The Myth of Random Sampling

Learn and Teach Statistics and Operations Research

I feel a slight quiver of trepidation as I begin this post – a little like the boy who pointed out that the emperor has  no clothes.

Random sampling is a myth. Practical researchers know this and deal with it. Theoretical statisticians live in a theoretical world where random sampling is possible and ubiquitous – which is just as well really. But teachers of statistics live in a strange half-real-half-theoretical world, where no one likes to point out that real-life samples are seldom random.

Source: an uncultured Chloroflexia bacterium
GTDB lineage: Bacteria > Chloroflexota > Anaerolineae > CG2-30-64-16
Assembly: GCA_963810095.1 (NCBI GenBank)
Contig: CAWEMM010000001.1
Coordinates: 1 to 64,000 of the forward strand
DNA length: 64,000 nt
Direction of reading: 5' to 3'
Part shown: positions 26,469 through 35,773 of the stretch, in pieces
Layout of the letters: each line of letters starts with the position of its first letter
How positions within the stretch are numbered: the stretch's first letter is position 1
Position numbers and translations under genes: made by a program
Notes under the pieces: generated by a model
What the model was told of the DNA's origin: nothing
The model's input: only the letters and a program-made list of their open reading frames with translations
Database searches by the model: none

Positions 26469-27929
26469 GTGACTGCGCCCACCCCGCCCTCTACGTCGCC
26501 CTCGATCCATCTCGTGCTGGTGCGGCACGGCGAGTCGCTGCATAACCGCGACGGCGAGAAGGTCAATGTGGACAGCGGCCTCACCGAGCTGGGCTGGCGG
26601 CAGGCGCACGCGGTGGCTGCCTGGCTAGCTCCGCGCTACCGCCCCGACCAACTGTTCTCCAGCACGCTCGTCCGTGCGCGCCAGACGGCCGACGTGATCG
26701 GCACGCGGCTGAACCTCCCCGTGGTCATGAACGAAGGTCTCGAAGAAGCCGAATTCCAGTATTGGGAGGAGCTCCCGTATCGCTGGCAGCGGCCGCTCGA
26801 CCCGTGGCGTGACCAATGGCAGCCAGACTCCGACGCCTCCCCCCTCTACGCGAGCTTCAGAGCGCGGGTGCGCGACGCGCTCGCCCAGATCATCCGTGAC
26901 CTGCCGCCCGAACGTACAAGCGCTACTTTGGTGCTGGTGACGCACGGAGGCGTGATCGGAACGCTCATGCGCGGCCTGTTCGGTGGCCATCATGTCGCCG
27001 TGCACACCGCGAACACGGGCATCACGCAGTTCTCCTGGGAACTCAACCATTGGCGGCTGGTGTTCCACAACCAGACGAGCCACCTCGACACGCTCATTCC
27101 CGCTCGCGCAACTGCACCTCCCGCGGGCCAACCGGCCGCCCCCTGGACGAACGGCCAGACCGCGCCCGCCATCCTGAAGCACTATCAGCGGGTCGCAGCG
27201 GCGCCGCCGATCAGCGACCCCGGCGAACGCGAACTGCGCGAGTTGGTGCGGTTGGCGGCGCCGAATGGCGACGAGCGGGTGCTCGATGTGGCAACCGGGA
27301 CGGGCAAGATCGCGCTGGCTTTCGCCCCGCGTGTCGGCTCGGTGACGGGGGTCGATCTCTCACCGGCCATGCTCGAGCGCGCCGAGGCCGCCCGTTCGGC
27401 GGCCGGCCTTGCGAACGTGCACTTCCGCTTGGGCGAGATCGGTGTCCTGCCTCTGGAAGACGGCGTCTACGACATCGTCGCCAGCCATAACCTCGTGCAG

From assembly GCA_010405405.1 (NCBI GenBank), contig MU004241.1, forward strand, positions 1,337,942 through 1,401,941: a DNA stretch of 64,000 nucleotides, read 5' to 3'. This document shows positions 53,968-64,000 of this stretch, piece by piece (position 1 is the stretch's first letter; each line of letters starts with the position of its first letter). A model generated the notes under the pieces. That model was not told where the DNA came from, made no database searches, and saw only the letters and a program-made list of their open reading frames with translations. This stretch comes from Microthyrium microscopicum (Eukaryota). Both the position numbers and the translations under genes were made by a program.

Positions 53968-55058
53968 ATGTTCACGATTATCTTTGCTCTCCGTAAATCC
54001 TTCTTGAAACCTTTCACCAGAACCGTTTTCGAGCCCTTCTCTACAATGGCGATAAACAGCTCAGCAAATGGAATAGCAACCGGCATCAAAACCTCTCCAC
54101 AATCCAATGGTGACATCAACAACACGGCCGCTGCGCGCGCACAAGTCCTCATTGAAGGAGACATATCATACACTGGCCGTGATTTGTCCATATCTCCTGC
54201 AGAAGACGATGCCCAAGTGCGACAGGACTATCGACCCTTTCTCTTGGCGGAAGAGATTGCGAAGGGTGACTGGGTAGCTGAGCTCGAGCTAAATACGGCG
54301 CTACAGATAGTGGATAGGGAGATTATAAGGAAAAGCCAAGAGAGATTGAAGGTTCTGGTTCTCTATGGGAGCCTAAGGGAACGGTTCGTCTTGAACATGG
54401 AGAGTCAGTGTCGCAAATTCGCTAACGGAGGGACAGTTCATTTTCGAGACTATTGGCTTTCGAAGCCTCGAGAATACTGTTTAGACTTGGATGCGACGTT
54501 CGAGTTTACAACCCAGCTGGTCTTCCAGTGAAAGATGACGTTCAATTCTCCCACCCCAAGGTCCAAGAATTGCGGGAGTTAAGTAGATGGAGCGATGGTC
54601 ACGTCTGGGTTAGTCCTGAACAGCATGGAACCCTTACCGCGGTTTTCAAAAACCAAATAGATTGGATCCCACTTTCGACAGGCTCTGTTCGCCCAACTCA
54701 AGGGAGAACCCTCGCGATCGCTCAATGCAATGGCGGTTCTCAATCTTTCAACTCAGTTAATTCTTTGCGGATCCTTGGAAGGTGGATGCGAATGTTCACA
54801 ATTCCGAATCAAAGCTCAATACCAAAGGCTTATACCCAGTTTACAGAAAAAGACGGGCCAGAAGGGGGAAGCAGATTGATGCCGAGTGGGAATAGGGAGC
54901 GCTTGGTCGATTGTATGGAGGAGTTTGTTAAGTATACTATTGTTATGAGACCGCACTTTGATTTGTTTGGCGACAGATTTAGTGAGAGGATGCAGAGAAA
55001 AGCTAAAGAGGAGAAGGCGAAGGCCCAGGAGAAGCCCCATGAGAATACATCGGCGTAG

The problem in general

In order for most inferential statistical conclusions to be valid, the sample we are using must obey certain rules. In particular, each member of the population must have equal possibility of being chosen. In this way we reduce the opportunity for systematic error, or bias. When a truly random sample is taken, it is almost miraculous how well we can make conclusions…

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